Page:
LONDON TICKET -- May, 1996
So now we know: Puffs of white smoke from the roof of the National Theatre, plus the obligatory press conference, have revealed that the successor to Richard Eyre next summer, and therefore the fourth director of the National after Laurence Olivier, Peter Hall and Eyre himself, is to be Trevor Nunn, former artistic director of the Royal Shakespeare Company. In fact, once he rather belatedly put his hat in the ring, there wasn't much of a contest. None of the other front runners (Sam Mendes of the Warehouse, Nick Hytner of The Madness of King George, Jude Kelly of the West Yorkshire Playhousethe first woman ever to be in National contentionand Stephen Daldry of the Royal Court) could begin to match Nunn's experience in running a major national company.
Even so, the British press was somewhat grudging: Some said that Nunn in his mid-fifties was already too old for the job; others complained that his track record in finding new authors is a little shaky, while a third and still bitchier complaint was that in view of the millions Nunn has made directing most of the Andrew Lloyd Webber and Boublil/Schönberg musicals, he shouldn't just run the National but go right ahead and buy it.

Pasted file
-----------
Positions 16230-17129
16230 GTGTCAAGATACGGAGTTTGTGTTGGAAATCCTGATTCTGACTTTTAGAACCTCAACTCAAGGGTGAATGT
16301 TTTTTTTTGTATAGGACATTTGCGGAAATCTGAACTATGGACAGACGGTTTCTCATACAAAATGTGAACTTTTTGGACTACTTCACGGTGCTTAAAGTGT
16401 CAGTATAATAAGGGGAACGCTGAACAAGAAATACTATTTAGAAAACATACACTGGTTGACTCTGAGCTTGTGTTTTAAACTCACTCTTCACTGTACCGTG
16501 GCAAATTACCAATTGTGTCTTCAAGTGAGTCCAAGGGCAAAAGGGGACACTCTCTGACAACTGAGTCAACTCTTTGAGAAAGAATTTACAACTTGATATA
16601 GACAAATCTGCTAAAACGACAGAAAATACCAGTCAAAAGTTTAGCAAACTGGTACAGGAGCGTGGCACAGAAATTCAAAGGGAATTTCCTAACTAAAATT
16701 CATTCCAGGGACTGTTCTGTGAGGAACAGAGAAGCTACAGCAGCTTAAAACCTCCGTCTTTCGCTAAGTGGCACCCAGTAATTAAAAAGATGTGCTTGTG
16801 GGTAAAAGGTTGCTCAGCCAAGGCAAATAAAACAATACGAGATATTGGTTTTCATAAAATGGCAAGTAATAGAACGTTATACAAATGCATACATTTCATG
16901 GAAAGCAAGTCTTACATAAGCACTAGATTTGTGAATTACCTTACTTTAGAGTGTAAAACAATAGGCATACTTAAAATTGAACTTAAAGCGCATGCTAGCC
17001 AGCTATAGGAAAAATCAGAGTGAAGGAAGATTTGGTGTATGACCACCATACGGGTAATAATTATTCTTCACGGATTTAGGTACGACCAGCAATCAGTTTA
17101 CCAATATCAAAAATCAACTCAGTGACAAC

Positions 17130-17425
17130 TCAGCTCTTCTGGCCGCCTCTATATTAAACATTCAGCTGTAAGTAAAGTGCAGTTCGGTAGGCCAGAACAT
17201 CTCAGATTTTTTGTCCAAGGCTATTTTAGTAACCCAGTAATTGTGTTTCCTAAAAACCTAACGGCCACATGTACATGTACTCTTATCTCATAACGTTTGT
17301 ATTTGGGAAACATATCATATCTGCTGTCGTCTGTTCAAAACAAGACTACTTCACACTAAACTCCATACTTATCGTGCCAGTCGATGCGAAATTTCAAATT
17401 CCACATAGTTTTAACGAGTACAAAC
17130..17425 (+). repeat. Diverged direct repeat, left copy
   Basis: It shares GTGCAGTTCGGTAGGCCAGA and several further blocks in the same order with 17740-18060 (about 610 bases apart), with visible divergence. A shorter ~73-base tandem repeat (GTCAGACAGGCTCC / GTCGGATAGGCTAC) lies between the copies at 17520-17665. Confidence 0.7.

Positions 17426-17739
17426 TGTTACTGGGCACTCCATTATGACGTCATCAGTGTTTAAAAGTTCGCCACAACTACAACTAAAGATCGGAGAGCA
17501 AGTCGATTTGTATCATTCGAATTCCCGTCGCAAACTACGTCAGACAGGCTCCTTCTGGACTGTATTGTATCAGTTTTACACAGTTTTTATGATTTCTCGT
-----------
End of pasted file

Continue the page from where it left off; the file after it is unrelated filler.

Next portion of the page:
LOST AND FOUND: Another highly promising summer is expected for Ian Marshall Fisher's "Discover the Lost Musicals" Sunday-afternoon series at the Barbican. This year's rediscovered shows are Cole Porter's Out of This World, Jerome Kern's Sweet Adeline, the British premiere of the Gershwins' Of Thee I Sing, Porter's Panama Hattie, and I Can Get It for You Wholesale, the first of Barbra Streisand's Broadway shows.
MARTIN GUERRE: The long-awaited Boublil/Schönberg musical at last has opening dates and a cast. Following previews from June 1, it opens at the Prince Edward on June 18 with Iain Glen (a former Henry V for the RSC) in the title role and newcomer Juliette Caton as the wife who suspects her "husband" may not be the man he says he is. CHICHESTER '96: Duncan Weldon (as producer) and Sir Derek Jacobi (as artistic adviser) are promising a strong summer at the Sussex Festival Theatre. Alan Bates and his son Benedick will star in Simon Gray's Simply Disconnected, a 20-years-on sequel to The Common Pursuit, while Maggie Smith and Margaret Tyzack, reunited from Lettice & Lovage, will star for Alan Bennett in his own production of his Talking Heads.
Jacobi himself will star with Alec McCowen and Frances Barber in Uncle Vanya, Harriet Walter will be Hedda Gabler, Pat Routledge stars in a life of Beatrix Potter, and there will also be premieres of new plays from Ronald Harwood and Alan Ayckbourn.
-- By Sheridan Morley